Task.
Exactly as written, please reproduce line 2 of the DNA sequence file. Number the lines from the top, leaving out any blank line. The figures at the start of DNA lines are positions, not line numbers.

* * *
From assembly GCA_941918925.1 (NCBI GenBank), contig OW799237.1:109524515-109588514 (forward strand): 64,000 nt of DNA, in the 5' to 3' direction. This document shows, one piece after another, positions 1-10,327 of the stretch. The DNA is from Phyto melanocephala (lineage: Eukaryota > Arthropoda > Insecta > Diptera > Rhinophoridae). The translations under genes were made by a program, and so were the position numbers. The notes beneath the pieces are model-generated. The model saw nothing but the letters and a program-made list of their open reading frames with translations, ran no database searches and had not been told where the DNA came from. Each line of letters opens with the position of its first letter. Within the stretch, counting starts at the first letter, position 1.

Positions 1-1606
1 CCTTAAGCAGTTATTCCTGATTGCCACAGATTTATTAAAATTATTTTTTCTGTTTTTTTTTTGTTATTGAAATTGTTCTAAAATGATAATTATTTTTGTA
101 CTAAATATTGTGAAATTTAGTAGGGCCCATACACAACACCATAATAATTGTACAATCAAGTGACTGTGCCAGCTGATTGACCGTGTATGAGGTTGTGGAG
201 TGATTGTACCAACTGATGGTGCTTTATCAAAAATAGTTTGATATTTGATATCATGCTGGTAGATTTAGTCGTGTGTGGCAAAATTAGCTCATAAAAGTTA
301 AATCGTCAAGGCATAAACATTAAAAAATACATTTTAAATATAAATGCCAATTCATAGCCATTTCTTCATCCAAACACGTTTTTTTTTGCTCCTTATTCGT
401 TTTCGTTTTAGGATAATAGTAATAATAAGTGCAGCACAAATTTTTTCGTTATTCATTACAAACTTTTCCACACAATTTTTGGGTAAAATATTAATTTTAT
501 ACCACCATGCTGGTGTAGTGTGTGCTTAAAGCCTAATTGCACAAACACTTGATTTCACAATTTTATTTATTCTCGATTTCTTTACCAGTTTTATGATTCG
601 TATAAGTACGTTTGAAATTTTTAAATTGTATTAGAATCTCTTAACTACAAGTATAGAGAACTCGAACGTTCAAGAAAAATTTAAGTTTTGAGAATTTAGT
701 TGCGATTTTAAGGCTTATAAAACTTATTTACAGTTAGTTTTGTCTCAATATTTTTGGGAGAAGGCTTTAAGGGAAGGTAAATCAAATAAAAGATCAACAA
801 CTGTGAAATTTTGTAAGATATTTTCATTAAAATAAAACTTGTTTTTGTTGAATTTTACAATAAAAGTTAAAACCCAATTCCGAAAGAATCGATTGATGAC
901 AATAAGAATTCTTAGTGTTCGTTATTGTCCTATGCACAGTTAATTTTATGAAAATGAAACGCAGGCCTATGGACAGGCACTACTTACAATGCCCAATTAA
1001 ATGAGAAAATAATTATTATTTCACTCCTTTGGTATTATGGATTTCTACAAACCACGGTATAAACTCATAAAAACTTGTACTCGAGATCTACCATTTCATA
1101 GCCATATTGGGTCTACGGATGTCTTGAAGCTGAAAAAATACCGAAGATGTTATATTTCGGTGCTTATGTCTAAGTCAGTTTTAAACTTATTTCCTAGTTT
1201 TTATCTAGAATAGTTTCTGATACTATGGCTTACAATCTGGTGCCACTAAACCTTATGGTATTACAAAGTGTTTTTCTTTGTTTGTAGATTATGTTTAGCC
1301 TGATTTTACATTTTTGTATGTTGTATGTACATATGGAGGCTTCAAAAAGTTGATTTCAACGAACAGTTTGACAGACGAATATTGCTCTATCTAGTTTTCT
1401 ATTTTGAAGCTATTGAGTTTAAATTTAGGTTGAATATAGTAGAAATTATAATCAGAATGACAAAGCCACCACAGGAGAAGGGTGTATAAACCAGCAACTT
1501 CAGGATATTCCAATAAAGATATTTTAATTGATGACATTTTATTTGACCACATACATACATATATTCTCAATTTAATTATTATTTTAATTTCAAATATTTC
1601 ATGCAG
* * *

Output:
Positions 1-1606